July Was Hottest on Record
Climate change is largely responsible for driving average world-wide temperature last month past previous high in 2016, U.S. researchers say
This past July was the hottest month world-wide in more than a century of global record-keeping, with severe heat waves in Europe, Africa and parts of the U.S. boosting the overall global average temperature, federal climate scientists said Thursday.
Researchers at the U.S. National Oceanic and Atmospheric Administration, which tracks global temperatures for federal policy makers, calculated that the average land and sea surface temperature world-wide for the month of July was 62.13 degrees Fahrenheit (16.7 degrees Celsius).
Deke Arndt, chief of the monitoring section at NOAA’s National Centers for Environmental Information, which prepared the analysis, attributed the unusually hot July mostly to climate change.
The scientists based their analysis on readings from thousands of monitoring stations and ocean buoys world-wide. They said that such an unusually hot July, and the previous string of warm months, suggests this year would be among the five hottest on record.
The global temperature this past July surpassed a previous record set in 2016, the scientists said Thursday in a regular news conference on monthly temperature trends. Nine of the 10 warmest Julys in the modern record, which dates to 1880, have occurred since 2005, they said.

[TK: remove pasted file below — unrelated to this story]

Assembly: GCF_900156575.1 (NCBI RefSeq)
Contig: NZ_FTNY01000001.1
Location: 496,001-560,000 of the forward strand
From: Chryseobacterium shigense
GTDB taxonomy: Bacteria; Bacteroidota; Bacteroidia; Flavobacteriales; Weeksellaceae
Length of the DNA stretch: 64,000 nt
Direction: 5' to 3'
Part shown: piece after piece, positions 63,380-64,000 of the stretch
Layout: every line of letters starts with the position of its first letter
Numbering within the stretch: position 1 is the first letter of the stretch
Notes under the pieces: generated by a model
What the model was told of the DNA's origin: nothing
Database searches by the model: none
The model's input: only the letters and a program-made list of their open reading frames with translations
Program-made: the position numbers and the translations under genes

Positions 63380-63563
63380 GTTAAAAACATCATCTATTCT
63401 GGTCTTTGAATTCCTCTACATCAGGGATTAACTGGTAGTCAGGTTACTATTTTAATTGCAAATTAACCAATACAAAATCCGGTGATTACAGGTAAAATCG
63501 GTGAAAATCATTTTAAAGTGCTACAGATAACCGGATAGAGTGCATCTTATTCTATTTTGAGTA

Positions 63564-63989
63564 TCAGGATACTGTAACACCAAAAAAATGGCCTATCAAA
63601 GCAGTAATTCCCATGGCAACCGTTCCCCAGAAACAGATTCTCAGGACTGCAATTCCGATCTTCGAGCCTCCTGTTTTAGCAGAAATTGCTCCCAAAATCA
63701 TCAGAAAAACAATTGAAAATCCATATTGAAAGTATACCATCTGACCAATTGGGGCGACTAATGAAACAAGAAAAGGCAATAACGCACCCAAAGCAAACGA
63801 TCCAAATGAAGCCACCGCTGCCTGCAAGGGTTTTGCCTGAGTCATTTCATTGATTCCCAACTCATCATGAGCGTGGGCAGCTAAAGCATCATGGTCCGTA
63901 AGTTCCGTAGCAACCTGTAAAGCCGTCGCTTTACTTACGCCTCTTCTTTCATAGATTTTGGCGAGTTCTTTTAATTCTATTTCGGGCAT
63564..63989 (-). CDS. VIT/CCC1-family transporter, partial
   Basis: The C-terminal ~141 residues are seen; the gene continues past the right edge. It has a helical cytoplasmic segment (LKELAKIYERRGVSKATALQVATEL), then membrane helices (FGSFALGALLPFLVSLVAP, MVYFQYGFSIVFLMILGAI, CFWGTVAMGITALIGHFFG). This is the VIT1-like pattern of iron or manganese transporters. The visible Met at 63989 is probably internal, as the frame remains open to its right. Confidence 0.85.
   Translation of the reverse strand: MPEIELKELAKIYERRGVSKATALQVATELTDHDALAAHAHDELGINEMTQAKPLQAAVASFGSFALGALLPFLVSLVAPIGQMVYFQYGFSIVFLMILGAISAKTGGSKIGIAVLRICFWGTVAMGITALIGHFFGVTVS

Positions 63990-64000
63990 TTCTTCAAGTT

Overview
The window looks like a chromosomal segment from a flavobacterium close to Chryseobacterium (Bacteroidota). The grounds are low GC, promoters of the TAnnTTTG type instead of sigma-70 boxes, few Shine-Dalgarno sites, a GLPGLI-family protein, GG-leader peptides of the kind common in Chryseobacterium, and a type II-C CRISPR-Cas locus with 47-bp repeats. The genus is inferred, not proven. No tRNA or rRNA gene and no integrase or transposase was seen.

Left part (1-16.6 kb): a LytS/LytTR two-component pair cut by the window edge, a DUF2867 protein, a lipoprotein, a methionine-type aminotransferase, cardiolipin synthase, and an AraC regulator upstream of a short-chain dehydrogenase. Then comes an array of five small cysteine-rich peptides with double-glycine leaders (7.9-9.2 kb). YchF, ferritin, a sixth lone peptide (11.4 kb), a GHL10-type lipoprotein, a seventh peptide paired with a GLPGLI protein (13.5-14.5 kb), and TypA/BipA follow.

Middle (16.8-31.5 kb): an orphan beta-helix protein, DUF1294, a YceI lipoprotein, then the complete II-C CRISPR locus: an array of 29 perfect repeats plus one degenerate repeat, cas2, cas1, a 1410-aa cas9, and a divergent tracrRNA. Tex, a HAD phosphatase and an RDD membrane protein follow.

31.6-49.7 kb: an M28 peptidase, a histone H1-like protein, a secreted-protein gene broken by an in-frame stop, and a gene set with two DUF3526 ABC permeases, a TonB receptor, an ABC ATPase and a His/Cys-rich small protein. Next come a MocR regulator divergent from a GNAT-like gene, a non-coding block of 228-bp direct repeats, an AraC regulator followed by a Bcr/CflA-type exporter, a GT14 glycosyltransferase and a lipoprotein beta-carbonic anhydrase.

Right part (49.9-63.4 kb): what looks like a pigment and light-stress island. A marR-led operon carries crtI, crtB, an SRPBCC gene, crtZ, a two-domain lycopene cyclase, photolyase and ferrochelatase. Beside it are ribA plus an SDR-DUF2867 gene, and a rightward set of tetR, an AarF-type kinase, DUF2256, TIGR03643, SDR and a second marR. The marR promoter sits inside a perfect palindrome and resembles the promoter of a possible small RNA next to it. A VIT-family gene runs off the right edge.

Last month’s average temperature was 1.71 degrees Fahrenheit above the 20th-century average, which is the benchmark typically used by scientists to gauge significant climate variations.
“It is virtually certain that we will have a top-five warmest year on record, most likely to fall somewhere between second and fourth warmest, by the time the analysis is done at the end of the year,” said Mr. Arndt.
The 10 hottest years overall since 1880 have all occurred since 1998, according to climate scientists at NOAA and the National Aeronautics and Space Administration who monitor global temperatures. So far, this year is tied with 2017 as the second-hottest year to date, according to NOAA.
Mr. Arndt said the lingering effects from a waning El Niño current in the Pacific Ocean also contributed by raising ocean temperatures. El Niño is a temporary but recurring weather phenomenon that increases Pacific Ocean temperatures.
“El Niño basically acts like a heating pad,” Mr. Arndt said. “That heating pad is cooling down, but the buildup of its effects in recent months helped keep the ocean temperatures up.”
The average land temperature in July was the second-warmest on record, the NOAA scientists said. The average land temperature world-wide was 2.21°F above the 20th-century average of 57.8°F.